Remembering that pressing "info” on the remote control would put the box in a debug mode, I found that the working televion showed -19.44 dB, and the failing television showed -20 dB.

Putting a signal booster on the working televison addressed the digital artifact problem.  Putting the same signal booster on the failing television didn’t help.

Working assumptions at this point: with non-digital signals, picture quality degrades linearly with signal strength.  With digital signals, viewability is more of a binary quality, and at -20dB the box simply refuses to show anything.

And there is a point after which there isn’t enough signal to be boosted.

Tracing back the line, it comes in from the street to a box, in that box there is both a 2 way splitter and a 4 way splitter, then it goes under the house and is split one final time before going to the two televisions in question.  I suspect that the final splitter was added by the builder and not by the cable company.  Similarly, I suspect that the additional 2 way splitter was added when we added a detached garage with a room on the second floor.

I then tested the signal strength at the box (before any splitters), and I found +5.6dB.

Based on this video, Time Warner should be providing me 10 to 15 dB.  So the signal strength is about a quarter of what I should be getting.  And I should be striving to get between 0 and 5 dB to each television.

The first splitter cut that in half, and the second splitter cut that by a factor of 4.  The third splitter cut that by a factor of 2.  And signal loss along the line should be on the order of another factor of 2.

That sounds like a lot, but in dB terms that’s about 18 dB of loss.  Starting with 5.6 and subtracting 18 leaves -12.4.  I am getting 7 less than that.

Looking back at my splitters, the first splitter fed half of the stength to one line.  Tracing down that line, and that was to my cable modem.  While that’s clearly dear to me, I suspect that this ordering was done when I had problem with my cable modem dropping signal.  I since have replace the modem.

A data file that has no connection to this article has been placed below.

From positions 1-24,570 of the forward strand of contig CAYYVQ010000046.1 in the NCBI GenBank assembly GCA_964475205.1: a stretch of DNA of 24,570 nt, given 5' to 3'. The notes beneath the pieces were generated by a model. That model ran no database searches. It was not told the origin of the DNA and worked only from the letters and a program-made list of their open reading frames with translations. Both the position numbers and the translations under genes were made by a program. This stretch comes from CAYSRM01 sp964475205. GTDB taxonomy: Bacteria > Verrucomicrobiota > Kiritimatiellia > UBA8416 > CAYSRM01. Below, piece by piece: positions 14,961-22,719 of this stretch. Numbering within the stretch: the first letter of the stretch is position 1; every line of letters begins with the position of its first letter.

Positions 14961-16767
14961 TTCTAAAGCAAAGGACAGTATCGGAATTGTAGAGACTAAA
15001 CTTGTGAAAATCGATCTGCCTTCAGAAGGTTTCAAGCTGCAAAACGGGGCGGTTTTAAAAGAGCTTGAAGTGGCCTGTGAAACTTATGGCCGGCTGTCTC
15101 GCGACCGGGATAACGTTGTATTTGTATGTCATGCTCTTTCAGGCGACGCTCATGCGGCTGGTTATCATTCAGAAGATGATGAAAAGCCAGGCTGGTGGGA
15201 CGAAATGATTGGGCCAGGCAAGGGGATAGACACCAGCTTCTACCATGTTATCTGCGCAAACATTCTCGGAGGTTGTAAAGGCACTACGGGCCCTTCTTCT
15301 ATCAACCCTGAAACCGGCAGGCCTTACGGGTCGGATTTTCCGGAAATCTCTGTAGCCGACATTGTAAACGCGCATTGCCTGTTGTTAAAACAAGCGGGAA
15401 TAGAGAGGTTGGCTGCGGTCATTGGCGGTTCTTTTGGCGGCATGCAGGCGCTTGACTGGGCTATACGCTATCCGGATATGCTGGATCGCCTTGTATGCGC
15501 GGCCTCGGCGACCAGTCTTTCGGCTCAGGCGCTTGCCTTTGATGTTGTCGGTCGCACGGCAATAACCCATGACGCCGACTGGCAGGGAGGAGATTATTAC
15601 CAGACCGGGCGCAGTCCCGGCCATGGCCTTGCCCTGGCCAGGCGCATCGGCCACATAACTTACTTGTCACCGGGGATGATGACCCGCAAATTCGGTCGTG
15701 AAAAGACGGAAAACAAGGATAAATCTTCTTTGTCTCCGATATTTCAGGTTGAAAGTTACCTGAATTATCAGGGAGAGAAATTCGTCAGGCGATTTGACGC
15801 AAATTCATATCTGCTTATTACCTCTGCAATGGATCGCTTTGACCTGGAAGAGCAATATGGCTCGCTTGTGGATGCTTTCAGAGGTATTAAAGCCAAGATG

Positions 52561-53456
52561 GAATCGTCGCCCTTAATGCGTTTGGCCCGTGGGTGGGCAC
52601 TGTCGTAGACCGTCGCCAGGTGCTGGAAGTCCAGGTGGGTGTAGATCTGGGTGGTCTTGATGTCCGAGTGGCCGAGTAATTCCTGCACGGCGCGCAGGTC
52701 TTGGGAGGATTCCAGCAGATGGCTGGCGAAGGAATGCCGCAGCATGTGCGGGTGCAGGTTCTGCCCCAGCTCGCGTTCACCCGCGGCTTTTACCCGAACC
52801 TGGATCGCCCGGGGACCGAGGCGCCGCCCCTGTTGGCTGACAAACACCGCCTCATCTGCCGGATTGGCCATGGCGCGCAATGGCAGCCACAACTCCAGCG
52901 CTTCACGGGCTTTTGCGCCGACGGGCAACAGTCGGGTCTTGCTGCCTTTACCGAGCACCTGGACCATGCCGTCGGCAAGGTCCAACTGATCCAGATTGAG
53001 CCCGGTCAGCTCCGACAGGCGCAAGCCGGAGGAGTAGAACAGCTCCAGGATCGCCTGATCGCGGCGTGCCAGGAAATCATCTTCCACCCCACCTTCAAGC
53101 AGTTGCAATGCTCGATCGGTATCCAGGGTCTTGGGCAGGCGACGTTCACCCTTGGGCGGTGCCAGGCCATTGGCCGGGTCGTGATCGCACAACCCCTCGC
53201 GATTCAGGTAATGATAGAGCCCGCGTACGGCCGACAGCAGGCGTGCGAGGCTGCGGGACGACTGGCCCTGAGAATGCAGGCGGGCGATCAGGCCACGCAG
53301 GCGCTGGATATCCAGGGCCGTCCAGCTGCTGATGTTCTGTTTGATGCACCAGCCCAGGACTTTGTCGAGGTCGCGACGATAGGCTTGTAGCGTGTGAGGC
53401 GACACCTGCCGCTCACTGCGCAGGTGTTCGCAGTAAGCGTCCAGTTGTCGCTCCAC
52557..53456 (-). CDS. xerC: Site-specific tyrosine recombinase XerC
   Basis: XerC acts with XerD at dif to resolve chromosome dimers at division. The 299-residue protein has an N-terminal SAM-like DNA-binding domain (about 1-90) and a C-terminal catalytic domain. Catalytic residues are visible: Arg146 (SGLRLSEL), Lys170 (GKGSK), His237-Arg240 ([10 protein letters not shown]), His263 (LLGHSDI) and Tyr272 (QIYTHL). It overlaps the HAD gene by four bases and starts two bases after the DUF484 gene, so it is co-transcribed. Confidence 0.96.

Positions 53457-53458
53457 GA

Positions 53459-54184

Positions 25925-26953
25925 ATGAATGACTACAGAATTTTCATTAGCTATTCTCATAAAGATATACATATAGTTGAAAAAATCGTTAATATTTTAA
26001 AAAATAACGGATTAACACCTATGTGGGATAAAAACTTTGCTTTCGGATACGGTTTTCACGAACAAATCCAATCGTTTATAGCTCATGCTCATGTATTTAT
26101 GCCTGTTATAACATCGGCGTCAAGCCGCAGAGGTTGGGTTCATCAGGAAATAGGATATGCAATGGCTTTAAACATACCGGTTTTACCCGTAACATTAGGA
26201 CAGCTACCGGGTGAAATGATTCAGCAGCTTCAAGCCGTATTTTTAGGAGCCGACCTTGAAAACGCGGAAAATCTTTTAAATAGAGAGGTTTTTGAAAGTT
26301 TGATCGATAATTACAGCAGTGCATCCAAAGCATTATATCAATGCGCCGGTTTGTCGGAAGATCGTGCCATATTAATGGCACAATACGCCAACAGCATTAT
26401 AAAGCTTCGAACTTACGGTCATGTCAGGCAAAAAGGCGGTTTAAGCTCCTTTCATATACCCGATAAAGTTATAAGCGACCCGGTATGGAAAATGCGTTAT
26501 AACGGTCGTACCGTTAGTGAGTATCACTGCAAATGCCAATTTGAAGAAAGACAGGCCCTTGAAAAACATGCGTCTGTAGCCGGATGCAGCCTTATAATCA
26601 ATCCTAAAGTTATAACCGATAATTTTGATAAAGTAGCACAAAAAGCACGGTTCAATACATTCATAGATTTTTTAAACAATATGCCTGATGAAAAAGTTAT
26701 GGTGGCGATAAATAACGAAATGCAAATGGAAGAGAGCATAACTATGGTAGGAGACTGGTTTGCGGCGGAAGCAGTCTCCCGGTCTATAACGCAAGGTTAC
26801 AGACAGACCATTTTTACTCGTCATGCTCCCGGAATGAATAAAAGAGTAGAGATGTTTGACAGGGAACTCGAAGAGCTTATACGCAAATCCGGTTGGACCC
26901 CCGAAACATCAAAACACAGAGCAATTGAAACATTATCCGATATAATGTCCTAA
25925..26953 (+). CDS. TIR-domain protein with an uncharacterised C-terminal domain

Reordering the splitters so that 3 lines only go through the four way splitter and two (analog only) signals go through both means that 3 televisions get twice the signal they were before, and the cable modem gets half.

Furthermore, replacing the final splitter with a signal booster means that the two televisions that were having problems now have positive signal strength.

So far, no problem with Internet, and the immediate problem with my TV service has been addressed.

Then again, I just got a notice today that four more channels will require a cable box, which leads to the following question:

If Time Warner Cable is moving towards Digital Only service, shouldn’t they be providing enough signal strength to drive all of the devices in the house?

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Date: Thursday, 15 Aug 2013 18:06

Jonathan Tang: We’re pleased to announce the open source release of the Gumbo HTML parser, a C implementation of the HTML5 parsing algorithm.

I’ve posted a proof of concept Ruby binding to github.

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Date: Monday, 20 May 2013 17:29

Nearly six years ago, I set up a personal Jabber server using ejabberd.  This setup survived the server migration to Ubuntu 8.04 and 10.04.  This past weekend, I attempted to migrate that to a server running 12.04 and all I could get out of it was an erlang crash dump.

A quick scan for successors turned up prosody. Configuration was as simple as adding a VirtualHost and setting allow_registration to true.

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Date: Friday, 29 Mar 2013 19:03

It didn’t take long for me to outgrow using a shell script for deployment.  The new chef solo recipes are considerably more verbose, but can be updated and rerun many times.

My usage is undoubtedly more idiomatic Ruby than idiomatic Chef, and I’m not tapping into the vast Chef ecosystem, but I can now provision a new virtual machine for running tests in under 3 minutes.

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Date: Wednesday, 27 Mar 2013 15:07
Yesterday, I used vagrant for the first time.  Within a few hours, I had a reproducible bootstrap that can run my Agile Web Development with Rails tests.  For the short term, this is useful for regression testing the Installation chapter.  Longer term, hopefully it will make it easier for the rails-core team to reproduce problems.